Located between what is now Plaza Nueva and the Town Hall, this site was established as the “heart of the city” in the 16th century. The Plaza de San Francisco has always been a very important point in the history of Seville. For this reason, it is very unlikely that a visitor to the city will not end up in this place. Events such as the well-known autos de fe of the Holy Inquisition were held here, and to this day it is still a very important place. It is one of the main transit points for the Corpus Christi and Holy Week processions, and from here you can enjoy spectacular views of the Giralda.
If you want to learn more about this famous Sevillian monument, OwayTours recommends you to visit our guide about the Giralda of Seville; where you can learn more about its history and curiosities.
History of the Plaza de San Francisco in Seville
This enclave belongs to the first centuries of the Andalusi period, where it was built in the urban periphery, near the access gates to the city and in the vicinity of a cemetery. After the construction of an Almoravid wall, it was built in the urban interior of the city. Since then, it has undergone few changes and since the beginning of the Middle Ages it has had practically the same dimensions and trapezoidal shape that determine it today.
One of the most characteristic buildings in this area is the Town Hall or Casa Consistorial, begun by Diego de Riaño between 1527 and 1534, continued by Juan Sánchez between 1535 and 1540 and extended in the 19th century by Demetrio de los Ríos.
For centuries it was one of the city’s commercial centres. Until, in the 16th century, the famous Autos de Fe (Acts of Faith) began to take place in the square. This fact places this square as one of the most significant sites of the Inquisition in the city.
In addition, over the centuries it hosted other events such as tournaments, bullfights, masquerades, concerts and celebrations.
One of its most representative elements is the Mercury Fountain, which is currently located in front of the Bank of Spain building. But its history has been far from easy, as it has a long history and has undergone a series of changes up to the present day.
The origin of the name
The first time, in 1812, after the formalisation of the First Constitution, it was given the name of “Plaza de la Constitución”. Two years later, with the Restoration of Absolutism, it was given the name of “Plaza de Fernando VII”. After the Constitutional Triennium, in 1833, it was given the name of Isabel II.
After that, in 1873, it was renamed “Plaza de la Libertad” and “Plaza de la República” due to the uprising of the I and II Republic. In 1936, with the arrival of Francoism in our country, it was given the name of “Plaza de la Falange Española”. Finally, in 1980, it was officially given the name of “Plaza de San Francisco”, thus resorting to the popular name of this place.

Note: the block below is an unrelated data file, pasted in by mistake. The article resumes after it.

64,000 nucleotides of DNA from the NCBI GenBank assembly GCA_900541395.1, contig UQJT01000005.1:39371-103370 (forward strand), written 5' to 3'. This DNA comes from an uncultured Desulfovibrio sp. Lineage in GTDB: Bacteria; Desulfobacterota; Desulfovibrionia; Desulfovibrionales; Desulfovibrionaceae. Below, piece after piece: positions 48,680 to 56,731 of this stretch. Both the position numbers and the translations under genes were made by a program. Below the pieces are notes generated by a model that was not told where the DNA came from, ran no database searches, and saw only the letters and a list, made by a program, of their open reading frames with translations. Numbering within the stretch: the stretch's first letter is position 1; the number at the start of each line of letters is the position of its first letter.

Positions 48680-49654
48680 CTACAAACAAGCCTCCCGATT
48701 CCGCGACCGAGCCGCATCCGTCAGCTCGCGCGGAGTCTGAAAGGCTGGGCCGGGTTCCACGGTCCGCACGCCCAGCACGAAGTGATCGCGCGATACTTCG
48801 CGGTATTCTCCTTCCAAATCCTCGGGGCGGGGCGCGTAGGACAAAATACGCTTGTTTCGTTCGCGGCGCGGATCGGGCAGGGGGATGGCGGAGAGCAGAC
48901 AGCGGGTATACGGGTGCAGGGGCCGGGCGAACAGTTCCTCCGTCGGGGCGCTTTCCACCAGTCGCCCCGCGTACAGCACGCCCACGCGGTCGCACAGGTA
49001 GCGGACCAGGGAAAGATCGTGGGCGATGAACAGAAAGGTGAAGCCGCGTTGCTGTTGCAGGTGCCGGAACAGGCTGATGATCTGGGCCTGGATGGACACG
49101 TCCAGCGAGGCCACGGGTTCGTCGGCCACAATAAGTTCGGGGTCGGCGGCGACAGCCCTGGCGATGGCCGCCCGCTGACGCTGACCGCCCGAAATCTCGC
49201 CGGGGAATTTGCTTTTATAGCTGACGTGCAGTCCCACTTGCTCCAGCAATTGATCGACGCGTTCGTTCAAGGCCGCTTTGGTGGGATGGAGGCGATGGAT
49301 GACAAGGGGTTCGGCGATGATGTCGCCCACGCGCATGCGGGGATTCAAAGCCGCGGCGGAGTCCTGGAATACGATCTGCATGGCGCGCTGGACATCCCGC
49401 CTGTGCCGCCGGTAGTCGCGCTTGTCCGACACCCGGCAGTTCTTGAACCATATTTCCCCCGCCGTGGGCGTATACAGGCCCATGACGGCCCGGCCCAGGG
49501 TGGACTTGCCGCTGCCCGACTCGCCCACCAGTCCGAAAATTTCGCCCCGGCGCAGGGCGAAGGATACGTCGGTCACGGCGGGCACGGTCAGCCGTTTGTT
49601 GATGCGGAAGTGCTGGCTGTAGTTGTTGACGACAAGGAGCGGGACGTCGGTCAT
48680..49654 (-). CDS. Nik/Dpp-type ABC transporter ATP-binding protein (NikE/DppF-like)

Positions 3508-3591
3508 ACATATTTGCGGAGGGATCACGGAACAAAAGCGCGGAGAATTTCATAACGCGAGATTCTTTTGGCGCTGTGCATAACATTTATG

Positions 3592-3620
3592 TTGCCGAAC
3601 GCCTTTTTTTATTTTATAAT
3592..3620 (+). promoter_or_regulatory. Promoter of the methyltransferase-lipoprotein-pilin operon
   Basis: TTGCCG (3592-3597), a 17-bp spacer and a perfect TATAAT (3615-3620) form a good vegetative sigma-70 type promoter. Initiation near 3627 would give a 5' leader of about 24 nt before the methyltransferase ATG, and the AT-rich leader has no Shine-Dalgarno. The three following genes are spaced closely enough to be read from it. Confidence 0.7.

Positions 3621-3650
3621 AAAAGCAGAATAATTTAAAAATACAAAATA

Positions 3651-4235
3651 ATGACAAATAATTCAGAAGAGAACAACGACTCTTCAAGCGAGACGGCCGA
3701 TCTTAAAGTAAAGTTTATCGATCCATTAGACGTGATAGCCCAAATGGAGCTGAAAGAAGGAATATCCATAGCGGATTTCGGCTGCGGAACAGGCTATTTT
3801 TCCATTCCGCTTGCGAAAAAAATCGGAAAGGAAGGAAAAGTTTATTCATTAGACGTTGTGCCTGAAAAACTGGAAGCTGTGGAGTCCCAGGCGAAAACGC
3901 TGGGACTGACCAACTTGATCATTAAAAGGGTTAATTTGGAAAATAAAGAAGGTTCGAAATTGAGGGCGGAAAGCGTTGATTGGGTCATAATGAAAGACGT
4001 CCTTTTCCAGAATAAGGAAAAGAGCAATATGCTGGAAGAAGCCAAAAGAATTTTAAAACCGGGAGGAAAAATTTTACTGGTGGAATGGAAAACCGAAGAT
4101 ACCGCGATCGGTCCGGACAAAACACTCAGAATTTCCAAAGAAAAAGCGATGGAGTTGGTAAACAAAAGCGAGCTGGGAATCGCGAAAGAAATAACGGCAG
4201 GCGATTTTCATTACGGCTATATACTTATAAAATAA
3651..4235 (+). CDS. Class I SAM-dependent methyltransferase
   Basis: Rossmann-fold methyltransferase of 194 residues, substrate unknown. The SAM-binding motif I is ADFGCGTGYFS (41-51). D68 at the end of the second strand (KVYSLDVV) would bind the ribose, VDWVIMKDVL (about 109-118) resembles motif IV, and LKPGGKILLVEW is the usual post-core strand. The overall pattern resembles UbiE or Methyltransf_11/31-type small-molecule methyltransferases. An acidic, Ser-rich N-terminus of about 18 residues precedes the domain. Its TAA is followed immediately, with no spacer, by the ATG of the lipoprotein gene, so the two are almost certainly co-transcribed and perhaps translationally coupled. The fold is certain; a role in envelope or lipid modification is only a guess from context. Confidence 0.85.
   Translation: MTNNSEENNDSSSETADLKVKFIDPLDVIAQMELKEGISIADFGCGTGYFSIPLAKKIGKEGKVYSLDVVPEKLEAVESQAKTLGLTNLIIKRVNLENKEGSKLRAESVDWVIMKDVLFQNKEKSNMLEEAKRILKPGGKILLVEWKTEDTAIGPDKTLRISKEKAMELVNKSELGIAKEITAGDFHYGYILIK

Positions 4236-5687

How to get to the Plaza de San Francisco in Seville
The Plaza de San Francisco is located in the heart of the old town. If you want to know what to do in the city; from OwayTours we recommend you to visit our blog about Seville; where we explain the most important things to know if you are in the city.
Its access is easy, as it is located near shopping and leisure areas. It is also home to curious buildings such as the former Audiencia building (now the headquarters of the Cajasol Foundation), the Casa de María Cháfer, the Bank of Spain, the rear façade of the Casa Consistorial and the Laredo building. Some of its busiest adjacent streets are Calle Sierpes, one of the most significant and busy streets in the city due to its great commercial and tourist activity, and Avenida de la Constitución.
To get to this enclave you must follow the following transport lines:
- By bus, you can reach this destination using lines 27, 32, 37, 37, 38A, M-111, M-133, M-134, M-152.
- On train, lines C1, C3.
- By metro, line L1.
- By light rail, line T1.
Curiosities about the Plaza de San Francisco in Seville
- The Pila del Pato. The Pila del Pato is the most important public fountain in Seville, both historically, culturally, touristically and even literary. However, few know of its early origins. This fountain was first located in the southern part of the Plaza de San Francisco, in the same place where the Mercurio fountain is today, in 1979.
- The Royal Prison of Seville was also located in the Plaza San Francisco, specifically in the well-known Calle Sierpes. Illustrious prisoners of the Spanish Golden Age, such as Miguel de Cervantes, were imprisoned there, where it is said that he began to write his famous work Don Quixote.
- This square has established itself as one of the most special places every Christmas in Seville due to its amazing illumination, which makes it an attractive place for both national and international tourists. If you would like more information about other night activities to do in the city; from OwayTours we recommend you to visit our Night Tour “Secrets of Seville”; where you can enjoy legends and stories that will surprise you.
- On the corner next to the Town Hall, there is a stone cross. This is consecrated for being part of many myths and legends during its history, such as that it was the place where the souls of those executed by the Inquisition were prayed for.
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